Sobre o Autor: Bill Slayman tem 66 anos é americano e mora em Pensacola, Florida, USA. Ele atuou no exército americano e hoje está aposentado. Suas paixões são: andar de Harley Davidson, motocicletas, fotografia e qualquer coisa brasileira. Bill é um dos maiores colaboradores do EE.

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25 comentários

  • 03/08/11  
    Luciano diz: 1

    Great Bill!
    Thank you so much.

    • 07/08/11  
      w.slayman diz:

      It is I that should thank all of you for reading, commenting, and understanding my weird sense of humor.

  • 03/08/11  
    Henry Cunha diz: 2

    I can sympathize, Bill. Sometime in the 80’s, living in Ontario, Canada, I took my family for a summer holiday in Ocean City, Maryland, USA. During our time there, I received a parking ticket somewhere in town, which I decided to ignore, since I had Ontario plates on the car, and thought that soon enough we would be back in Canada and outside Maryland (and US) jurisdiction. After all, it was only a parking ticket — not even a moving violation. Well, lo and behold, in about two months we received a summons by mail at home in Toronto, advising us that failure to pay the fine (now augmented significantly by the failure to pay on time) could well result in our car being apprehended any time we might be back (anywhere) in the US. After checking around to see if this was for real (it was), I paid the fine. Call that the long arm of the law…and shared databases that have been around far longer than the Internet.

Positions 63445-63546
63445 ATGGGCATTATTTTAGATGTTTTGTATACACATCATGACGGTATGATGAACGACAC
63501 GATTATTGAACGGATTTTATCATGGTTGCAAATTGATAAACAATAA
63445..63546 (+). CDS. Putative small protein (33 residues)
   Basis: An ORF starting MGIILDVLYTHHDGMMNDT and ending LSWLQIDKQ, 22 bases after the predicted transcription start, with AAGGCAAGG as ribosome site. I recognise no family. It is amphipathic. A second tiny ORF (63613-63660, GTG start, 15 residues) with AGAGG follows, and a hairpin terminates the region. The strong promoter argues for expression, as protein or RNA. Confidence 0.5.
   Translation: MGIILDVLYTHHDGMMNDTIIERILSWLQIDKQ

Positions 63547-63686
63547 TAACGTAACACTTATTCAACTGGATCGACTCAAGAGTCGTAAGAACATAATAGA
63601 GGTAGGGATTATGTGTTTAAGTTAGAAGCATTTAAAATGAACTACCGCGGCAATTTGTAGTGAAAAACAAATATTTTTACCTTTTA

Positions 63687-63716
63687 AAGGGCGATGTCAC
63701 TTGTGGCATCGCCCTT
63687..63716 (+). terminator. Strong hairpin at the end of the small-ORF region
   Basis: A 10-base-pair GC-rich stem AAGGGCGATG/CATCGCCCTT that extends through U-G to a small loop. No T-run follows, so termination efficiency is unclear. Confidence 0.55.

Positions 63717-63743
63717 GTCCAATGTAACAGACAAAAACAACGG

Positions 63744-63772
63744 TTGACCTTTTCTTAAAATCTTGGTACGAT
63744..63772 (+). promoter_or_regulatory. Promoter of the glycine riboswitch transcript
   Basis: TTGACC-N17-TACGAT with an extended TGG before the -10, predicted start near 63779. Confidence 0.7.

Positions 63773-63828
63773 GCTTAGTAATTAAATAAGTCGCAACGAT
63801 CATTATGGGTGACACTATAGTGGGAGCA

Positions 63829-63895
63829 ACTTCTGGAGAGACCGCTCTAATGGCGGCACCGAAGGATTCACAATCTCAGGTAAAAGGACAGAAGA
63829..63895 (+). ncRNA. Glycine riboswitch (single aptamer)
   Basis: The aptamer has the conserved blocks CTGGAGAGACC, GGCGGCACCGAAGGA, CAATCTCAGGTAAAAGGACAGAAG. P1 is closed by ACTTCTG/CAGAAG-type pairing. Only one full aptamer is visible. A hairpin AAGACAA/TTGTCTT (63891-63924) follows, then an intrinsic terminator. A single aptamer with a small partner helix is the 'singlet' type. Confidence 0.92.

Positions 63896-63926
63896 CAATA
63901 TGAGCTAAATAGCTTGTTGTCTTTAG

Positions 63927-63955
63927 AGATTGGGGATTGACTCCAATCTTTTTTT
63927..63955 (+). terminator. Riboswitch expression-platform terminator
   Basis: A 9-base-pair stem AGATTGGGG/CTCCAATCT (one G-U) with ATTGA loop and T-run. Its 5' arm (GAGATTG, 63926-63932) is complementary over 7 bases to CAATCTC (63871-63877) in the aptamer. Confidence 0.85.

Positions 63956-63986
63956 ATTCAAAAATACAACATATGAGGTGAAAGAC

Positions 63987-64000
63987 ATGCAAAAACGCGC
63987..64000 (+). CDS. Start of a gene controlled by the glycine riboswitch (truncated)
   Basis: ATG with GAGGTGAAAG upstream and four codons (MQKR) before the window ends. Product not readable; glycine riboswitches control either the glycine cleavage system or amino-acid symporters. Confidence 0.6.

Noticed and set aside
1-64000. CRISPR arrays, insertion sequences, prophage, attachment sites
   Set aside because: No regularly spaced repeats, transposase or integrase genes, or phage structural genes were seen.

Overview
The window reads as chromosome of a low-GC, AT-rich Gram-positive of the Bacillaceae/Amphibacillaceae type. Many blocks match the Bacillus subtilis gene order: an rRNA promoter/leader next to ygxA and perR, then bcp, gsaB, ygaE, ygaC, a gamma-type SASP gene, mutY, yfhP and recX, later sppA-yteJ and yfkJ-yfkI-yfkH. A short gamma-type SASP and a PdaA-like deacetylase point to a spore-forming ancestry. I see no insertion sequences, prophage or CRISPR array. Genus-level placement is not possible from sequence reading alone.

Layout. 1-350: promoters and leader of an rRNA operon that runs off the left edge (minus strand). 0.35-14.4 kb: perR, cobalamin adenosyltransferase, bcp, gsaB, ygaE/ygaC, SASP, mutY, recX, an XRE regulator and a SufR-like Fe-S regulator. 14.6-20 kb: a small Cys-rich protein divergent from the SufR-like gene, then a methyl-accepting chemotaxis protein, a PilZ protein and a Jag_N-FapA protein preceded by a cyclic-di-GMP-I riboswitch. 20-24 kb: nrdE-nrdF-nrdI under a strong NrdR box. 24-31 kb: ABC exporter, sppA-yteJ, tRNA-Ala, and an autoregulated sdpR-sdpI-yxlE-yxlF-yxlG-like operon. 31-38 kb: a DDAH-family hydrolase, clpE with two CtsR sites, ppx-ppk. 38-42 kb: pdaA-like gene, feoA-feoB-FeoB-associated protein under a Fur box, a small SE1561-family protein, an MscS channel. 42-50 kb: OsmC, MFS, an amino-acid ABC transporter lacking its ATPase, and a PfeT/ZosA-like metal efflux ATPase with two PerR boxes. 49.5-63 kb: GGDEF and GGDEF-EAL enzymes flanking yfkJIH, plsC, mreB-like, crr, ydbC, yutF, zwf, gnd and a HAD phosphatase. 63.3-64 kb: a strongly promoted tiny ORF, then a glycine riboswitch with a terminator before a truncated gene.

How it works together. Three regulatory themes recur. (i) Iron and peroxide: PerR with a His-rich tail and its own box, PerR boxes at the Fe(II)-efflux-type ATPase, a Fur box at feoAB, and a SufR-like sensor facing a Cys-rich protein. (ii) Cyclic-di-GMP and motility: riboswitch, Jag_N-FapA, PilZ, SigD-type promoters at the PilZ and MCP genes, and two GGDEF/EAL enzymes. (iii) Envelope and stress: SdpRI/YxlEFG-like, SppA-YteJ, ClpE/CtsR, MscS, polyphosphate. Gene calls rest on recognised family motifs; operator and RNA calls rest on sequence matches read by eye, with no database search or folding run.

My suggestion: in North America, don’t skip town if you have any kind of a date with the justice system. Not unless you plan to never return. Because when you do, they will know about it somehow, maybe even from your post on English Experts.

    • 07/08/11  
      w.slayman diz:


      I am sorry that you had a brush with American law enforcement, no matter how minor. As you said the shared data bases make it easy for officers to check. Most American police cars now have computers installed, as well as dash cameras, and they can accomplish a NATIONAL check on you and your car in a matter of seconds.
      \It is becoming very 1984, as in George Orwell’s novel.

  • 03/08/11  
    João B. L. Ghizoni diz: 3

    Oh, my! I’m a careful driver, but I’m afraid of driving in the US!

    Bill, is it possible to say “car rental agency” (instead of rental car agency)?

    • 07/08/11  
      w.slayman diz:


      While it is OK to say car rental agency, in the US it is normally referred to as a rental car agency.
      Do not be afraid to drive in the US, just be carefull and try to remember my suggestions.

  • 03/08/11  
    Adriana diz: 4

    Oi, Outra dica,nas cidades de Chicago, Il e em Minneapolis, Mn, provavelmente ha em outras tambem, logo acima/ ao lado do farol, existe uma luzinha q comeca a piscar, se houver algum veiculo de emergencia na proximidade, assim, por lei, vc deve parar o carro e esperar q a ambulancia, ou carro de bombeiros passe pelo cruzamento. Somente assim, o motorista podera seguir seu caminho.

    • 07/08/11  
      w.slayman diz:


      You are correct! Some cities have special signals to warn of approaching emergency vehicles, they are activated by a special radio or infared signal, and you are required to stop. Since you mentioned Chicago, I will give a special tip. The Chicago Fire Department will take the right of way if you do not yield. One day, I saw a fire truck hit a police car that did not get out of the truck’s way and then it keep going, leaving the police car on the side of the road. :O

  • 03/08/11  
    cris diz: 5

    You don’t need an international driver license to rent a car in the US, only your Brazilian driver license is fine, no other documents, like a passport, are necessary.